by Bryce Covert Posted on August 22, 2014
Women are more likely to hold support positions than the operational ones that lead to the top job.
by Bryce Covert Posted on August 5, 2014
Evidence that more women in leadership means better financial results.
by Bryce Covert Posted on July 28, 2014
More than half of American technology companies have no women in their leadership.
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by Bryce Covert Posted on July 25, 2014 Updated: July 25, 2014
Adding one woman to its board isn't likely to bring about substantial change.
by Bryce Covert Posted on July 23, 2014 Updated: July 23, 2014
The less nonwhite, female executives advocate for diversity, they better they are perceived.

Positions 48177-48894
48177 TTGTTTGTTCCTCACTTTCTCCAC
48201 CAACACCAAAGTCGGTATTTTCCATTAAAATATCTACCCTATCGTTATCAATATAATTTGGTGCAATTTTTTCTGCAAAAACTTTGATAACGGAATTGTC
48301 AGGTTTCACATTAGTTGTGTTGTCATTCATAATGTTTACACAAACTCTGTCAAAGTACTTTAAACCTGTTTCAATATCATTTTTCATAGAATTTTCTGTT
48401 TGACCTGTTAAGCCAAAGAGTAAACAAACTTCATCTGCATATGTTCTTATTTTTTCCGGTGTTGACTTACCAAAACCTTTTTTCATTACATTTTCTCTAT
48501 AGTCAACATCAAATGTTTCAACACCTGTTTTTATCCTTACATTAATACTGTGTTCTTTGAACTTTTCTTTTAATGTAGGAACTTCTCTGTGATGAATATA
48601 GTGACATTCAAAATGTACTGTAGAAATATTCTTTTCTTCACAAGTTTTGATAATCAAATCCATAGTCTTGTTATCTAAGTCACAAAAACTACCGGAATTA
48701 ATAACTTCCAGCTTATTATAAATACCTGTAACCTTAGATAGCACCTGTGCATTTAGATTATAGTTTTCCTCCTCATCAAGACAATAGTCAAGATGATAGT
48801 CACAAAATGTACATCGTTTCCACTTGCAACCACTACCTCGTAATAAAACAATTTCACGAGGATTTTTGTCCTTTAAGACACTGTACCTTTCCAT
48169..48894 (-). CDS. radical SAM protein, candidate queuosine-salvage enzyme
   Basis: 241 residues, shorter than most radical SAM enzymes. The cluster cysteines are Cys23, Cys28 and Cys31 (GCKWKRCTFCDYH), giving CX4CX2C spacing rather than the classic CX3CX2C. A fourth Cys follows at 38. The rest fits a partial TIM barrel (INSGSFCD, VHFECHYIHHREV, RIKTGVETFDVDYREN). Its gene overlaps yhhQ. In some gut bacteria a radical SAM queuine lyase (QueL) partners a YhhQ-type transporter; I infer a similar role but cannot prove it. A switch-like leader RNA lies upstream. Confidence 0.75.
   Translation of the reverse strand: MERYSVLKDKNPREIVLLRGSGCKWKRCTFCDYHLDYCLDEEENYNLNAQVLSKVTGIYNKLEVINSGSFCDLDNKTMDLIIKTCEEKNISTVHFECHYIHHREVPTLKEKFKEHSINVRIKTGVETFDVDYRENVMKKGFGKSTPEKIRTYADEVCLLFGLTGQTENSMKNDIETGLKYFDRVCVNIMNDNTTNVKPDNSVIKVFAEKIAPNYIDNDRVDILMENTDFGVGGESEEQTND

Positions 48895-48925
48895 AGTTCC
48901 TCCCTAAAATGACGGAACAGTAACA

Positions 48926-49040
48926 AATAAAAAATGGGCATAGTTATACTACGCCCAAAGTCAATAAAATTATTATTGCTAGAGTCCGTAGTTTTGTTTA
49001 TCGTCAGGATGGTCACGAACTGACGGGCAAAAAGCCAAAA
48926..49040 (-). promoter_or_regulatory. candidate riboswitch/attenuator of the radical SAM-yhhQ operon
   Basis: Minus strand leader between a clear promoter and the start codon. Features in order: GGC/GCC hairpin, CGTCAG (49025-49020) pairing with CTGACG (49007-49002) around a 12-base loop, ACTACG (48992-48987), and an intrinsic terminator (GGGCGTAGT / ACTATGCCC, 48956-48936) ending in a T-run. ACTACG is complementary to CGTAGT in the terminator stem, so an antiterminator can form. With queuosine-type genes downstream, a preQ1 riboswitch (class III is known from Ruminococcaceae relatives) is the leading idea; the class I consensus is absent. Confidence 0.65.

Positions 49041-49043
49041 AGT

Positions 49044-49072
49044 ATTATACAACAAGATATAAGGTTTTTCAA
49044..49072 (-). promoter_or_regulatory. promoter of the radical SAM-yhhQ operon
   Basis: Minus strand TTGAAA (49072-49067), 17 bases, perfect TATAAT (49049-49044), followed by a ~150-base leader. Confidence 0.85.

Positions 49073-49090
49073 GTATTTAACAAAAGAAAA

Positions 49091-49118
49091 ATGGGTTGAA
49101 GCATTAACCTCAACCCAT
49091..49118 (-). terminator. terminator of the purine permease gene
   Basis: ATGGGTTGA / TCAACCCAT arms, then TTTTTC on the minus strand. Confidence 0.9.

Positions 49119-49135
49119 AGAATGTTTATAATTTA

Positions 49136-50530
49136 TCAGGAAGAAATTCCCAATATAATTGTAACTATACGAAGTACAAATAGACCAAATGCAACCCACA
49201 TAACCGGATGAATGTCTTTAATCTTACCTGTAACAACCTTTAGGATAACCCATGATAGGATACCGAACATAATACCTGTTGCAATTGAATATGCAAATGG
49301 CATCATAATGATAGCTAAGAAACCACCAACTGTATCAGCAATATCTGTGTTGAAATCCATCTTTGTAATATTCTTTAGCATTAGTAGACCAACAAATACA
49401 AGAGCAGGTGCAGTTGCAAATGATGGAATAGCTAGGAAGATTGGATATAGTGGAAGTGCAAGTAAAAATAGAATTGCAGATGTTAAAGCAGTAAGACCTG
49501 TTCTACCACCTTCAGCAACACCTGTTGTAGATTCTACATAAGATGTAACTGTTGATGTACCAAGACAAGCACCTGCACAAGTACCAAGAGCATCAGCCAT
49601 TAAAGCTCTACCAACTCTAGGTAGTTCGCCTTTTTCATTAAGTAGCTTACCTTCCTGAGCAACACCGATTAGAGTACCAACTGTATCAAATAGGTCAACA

by Bryce Covert Posted on July 14, 2014
Women and people of color rarely get to the top, but when they do they have the odds stacked against them.
by Bryce Covert Posted on July 8, 2014 Updated: July 8, 2014
Female CEOs saw an average return of 103.4 percent, while the S&P 500 gained 69.5 percent.
by Bryce Covert Posted on June 30, 2014
After Norway required companies to make their boards 40 percent female, the qualifications of the women they selected improved.
by Bryce Covert Posted on June 25, 2014
But the bad news is that she reached the highest-paid CFO position because pay for the man above her fell.
by Bryce Covert Posted on June 9, 2014 Updated: June 9, 2014
There are also very few of them: just 11 of the country's best paid CEOs are women.